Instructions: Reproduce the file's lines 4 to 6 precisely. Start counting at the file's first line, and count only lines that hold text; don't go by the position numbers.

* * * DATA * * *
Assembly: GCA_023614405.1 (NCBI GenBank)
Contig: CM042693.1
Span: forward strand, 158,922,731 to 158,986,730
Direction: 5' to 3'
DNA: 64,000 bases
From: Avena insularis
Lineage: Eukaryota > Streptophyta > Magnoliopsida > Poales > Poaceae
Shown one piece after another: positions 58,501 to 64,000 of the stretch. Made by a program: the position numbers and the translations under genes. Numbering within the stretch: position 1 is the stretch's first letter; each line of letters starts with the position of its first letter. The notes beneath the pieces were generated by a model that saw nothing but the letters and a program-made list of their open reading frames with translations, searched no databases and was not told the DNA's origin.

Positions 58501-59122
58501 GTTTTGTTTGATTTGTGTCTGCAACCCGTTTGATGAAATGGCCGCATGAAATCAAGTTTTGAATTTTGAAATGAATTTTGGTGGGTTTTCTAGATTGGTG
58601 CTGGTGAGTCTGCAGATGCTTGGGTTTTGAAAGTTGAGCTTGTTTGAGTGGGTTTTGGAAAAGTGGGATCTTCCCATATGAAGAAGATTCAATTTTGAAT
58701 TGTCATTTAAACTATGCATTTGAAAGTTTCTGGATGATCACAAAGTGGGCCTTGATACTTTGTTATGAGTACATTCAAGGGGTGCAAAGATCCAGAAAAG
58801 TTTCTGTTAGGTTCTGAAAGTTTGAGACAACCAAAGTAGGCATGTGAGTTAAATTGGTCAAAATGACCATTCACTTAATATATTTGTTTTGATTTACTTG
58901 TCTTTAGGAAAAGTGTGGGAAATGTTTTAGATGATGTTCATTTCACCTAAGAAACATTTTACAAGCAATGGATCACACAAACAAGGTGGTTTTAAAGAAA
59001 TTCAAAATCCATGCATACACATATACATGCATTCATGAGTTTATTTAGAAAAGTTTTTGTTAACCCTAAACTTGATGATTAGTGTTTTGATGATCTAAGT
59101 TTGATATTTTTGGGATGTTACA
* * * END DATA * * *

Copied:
Direction: 5' to 3'
DNA: 64,000 bases
From: Avena insularis